Home care administrators work in the health care field and manage programs to assist patients and clients in their own homes. They help assess patients' suitability for home care programs and assign aides to work with patients in their homes and monitor their work. They also assess the ongoing progress of patients and make adjustments to care regimens as needed.
These administrators typically work for agencies which provide home health care services to assess patients' needs for in-home health care with an aide. They must determine how and when in-home visits and caregiving can be scheduled with available qualified staff, and then assign aides to work with patients based on these calculations. They also check progress reports and patients' data gathered by caregivers to ensure the in-home care provided matches that patient's needs and continues to fall within all parameters established by the primary care provider. If necessary, the administrator may also determine that more care is required, and may change the in-home health aide to a more qualified home nurse or recommend the patient for more extensive managed care outside the parameters of an in-home care service.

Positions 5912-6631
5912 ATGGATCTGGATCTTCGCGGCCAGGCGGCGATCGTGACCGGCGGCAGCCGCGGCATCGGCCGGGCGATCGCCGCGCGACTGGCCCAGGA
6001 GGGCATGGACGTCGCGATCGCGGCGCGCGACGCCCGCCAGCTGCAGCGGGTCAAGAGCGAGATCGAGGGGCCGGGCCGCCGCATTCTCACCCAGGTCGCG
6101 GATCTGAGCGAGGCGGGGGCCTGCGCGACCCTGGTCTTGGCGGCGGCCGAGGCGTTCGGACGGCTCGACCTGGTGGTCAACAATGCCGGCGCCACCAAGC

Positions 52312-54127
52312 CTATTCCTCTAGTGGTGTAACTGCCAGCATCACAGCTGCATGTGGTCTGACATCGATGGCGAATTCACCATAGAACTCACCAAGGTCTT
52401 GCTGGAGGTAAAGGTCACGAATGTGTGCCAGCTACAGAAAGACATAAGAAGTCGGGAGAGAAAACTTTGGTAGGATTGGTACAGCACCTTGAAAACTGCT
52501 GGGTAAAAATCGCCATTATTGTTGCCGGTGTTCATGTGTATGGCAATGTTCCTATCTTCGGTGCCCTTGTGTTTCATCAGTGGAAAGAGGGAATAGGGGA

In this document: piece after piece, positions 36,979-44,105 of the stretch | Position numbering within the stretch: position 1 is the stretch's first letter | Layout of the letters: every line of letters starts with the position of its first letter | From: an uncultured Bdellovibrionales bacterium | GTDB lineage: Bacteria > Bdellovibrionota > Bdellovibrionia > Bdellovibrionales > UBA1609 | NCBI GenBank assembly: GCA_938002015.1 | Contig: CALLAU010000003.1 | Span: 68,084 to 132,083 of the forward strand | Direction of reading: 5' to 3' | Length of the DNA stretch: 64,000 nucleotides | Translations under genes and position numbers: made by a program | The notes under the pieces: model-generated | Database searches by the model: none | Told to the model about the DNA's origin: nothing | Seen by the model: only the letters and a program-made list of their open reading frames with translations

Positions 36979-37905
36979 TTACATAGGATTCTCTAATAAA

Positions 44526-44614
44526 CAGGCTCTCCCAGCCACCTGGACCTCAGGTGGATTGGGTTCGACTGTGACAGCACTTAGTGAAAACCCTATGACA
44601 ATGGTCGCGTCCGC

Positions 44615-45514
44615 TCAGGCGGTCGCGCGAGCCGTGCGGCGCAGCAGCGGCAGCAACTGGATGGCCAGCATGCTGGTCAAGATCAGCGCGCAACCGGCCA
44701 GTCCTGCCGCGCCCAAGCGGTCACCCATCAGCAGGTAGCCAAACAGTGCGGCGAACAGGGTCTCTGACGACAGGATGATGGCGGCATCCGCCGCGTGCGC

Home care administrators must also help manage the costs of these programs and ensure that billing and patients' insurance matters are handled properly before assigning a home health aide. They may also interview and even hire nurses and interns who may join the agency as in-home caregivers.
Most home care administrators are registered nurses or licensed health care providers themselves. Many employers prefer candidates who have practical experience and classroom work in health care administration fields, and most of these administrators work in a clinical office environment during regular business hours, while field work and visits to patients' homes is a regular part of the job.
Home Care Administrator Tasks
Oversee staff operations, business planning, patient flow and budget development for a home care organization.
Ensure services are in compliance with professional standards, state and federal regulatory requirements.
Act as liaison for conflict resolution between staff, patients, family members and physicians.
Plan and direct the administrative portion of the home care program.